Rep. Sander Levin (D-MI), co-chair of the Congressional Ukrainian Caucus (CUC) and also the main sponsor of the congressional bill to allocate federal land for the establishment of a Memorial to the victims of the Ukrainian Famine-Genocide, provided a written statement to the Commission. Presented by Mr. Sawkiw, the statement, in part, read, “Preventing the reoccurrence of crimes against humanity such as the Ukrainian Famine-Genocide begins with remembering the tragedies of the past and honoring those who suffered so greatly as a result. Thanks to the persistence of the Ukrainian American community and the Ukrainian Government, we will soon have a memorial right here in the center of Washington that does just that. I am very proud to have been a part of that effort. Today, I urge the Commission to join the Ukrainian American community in remembering the victims of this tragedy and renewing our commitment to ensure that it is never repeated.”

The Commission’s (NCMAC) findings revealed their affinity for the ‘Field of Wheat’ design (rendering attached). Though comments were opined regarding certain elements of the design, the Advisory Commission seemed unanimous in their decision and coincides with the findings of the Commission of Fine Arts, which on October 27, 2011 issued their statement: “the Commission of Fine Arts reviewed two alternative concept designs for the Memorial to the Victims of the Ukrainian (Holodomor) of 1932-1933. The Commission agreed that the project team’s preferred alternative, ‘Field of Wheat,’ is the superior design and approved this concept with the following recommendations: In order to make a more powerful design, the Commission members recommended carefully considering the treatment of the wall to which the wheat field bas-relief will be attached.” Targeted completion of the project is scheduled for the 80th anniversary of the Ukrainian Holodomor.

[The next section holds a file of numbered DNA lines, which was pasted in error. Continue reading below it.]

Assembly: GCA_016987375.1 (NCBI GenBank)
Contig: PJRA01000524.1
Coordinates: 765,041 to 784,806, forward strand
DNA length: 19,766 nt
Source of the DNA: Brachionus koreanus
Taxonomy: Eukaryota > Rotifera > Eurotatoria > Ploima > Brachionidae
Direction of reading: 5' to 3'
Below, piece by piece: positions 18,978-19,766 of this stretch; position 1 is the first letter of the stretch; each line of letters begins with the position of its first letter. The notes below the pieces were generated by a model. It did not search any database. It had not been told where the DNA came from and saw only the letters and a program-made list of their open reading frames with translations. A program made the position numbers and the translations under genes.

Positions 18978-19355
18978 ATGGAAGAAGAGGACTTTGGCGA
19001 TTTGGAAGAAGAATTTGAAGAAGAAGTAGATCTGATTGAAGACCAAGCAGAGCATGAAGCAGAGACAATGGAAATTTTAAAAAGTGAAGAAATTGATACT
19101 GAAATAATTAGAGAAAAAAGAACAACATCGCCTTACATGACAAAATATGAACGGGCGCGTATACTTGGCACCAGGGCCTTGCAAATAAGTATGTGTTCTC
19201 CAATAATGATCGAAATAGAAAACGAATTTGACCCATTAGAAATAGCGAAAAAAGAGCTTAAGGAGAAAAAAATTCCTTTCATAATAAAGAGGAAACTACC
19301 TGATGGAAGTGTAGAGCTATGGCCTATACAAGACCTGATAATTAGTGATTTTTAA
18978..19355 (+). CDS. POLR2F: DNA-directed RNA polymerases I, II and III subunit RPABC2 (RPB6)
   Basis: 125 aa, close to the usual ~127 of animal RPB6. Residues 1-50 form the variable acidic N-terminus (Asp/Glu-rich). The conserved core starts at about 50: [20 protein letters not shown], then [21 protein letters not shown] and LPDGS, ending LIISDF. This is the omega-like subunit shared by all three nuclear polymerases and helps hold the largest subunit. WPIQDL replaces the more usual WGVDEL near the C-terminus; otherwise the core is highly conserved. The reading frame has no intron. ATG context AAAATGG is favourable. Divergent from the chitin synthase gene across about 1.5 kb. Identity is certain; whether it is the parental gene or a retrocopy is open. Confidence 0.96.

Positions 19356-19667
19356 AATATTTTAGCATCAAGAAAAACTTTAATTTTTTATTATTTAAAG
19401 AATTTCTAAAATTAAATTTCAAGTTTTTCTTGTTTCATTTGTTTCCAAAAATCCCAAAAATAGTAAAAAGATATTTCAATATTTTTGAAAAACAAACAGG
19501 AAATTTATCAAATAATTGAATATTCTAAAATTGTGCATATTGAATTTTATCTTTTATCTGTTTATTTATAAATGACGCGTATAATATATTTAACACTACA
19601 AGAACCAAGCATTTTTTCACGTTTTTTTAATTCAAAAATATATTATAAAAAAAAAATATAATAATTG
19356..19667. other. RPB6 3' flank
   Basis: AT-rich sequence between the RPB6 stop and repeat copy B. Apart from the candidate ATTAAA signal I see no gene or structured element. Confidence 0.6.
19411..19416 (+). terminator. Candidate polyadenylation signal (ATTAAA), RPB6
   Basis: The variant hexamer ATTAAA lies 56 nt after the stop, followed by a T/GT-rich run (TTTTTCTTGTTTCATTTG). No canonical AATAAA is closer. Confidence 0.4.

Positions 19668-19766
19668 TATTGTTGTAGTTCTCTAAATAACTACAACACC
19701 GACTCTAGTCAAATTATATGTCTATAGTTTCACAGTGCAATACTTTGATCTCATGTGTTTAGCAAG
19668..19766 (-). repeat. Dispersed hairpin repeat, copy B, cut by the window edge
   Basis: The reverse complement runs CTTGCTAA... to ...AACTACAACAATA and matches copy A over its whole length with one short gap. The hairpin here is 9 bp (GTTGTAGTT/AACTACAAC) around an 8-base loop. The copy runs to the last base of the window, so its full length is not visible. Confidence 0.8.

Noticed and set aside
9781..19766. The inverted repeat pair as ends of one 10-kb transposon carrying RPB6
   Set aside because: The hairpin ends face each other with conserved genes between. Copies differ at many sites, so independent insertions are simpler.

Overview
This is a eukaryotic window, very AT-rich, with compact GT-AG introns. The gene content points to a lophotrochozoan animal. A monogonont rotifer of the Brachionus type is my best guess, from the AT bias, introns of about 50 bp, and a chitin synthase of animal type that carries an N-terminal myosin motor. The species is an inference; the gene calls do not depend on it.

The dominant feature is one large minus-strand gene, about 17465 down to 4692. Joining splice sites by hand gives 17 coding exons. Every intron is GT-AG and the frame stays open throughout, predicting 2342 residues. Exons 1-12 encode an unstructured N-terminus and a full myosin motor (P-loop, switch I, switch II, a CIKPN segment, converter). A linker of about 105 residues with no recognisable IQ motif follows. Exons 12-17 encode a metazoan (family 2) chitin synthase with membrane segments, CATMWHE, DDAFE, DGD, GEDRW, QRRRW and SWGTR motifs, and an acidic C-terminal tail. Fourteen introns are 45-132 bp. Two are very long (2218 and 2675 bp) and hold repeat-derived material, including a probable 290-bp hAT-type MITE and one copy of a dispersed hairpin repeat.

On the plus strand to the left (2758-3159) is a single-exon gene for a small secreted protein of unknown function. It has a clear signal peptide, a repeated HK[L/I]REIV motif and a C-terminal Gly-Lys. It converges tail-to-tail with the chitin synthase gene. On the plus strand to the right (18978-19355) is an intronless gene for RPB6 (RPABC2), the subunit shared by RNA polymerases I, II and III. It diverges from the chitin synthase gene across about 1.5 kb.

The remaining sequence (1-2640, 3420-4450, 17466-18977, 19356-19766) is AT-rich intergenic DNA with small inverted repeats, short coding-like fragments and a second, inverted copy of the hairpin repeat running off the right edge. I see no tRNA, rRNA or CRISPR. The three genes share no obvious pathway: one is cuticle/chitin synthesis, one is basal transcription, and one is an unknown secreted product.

The U.S. Committee for Ukrainian Holodomor-Genocide Awareness 1932-33 continues to monitor and actively participate in various meetings with the architectural firm, federal agencies, and the Embassy of Ukraine for the establishment of the Ukrainian Famine-Genocide Memorial in Washington, DC. The U.S. Holodomor Committee is also actively engaged in preparing plans (curriculum, Holodomor memorial, exhibits, and conferences) for the commemoration of the 80th anniversary of the Ukrainian Famine-Genocide of 1932-1933, which will be spearheaded with a kick-off campaign in November 2012.

For more information, please visit the U.S. Holodomor Committee’s Facebook page at (shortened form of: to learn more about the activities and programs.

Donations for the U.S. Holodomor Committee’s work and the Holodomor Memorial in Washington, DC may also be sent to the following address:

U.S. Committee for Ukrainian Holodomor-Genocide Awareness 1932-33
203 Second Avenue
New York, NY 10003

Ukrainian Orthodox Church of the USA actively support the efforts of the U.S. Committee for Ukrainian Holodomor-Genocide Awareness 1932-33; and represented at the meetings by Mrs. Daria Pishko-Komichak, Rev. Fr. George Bazylevsky and His Grace Bishop Daniel.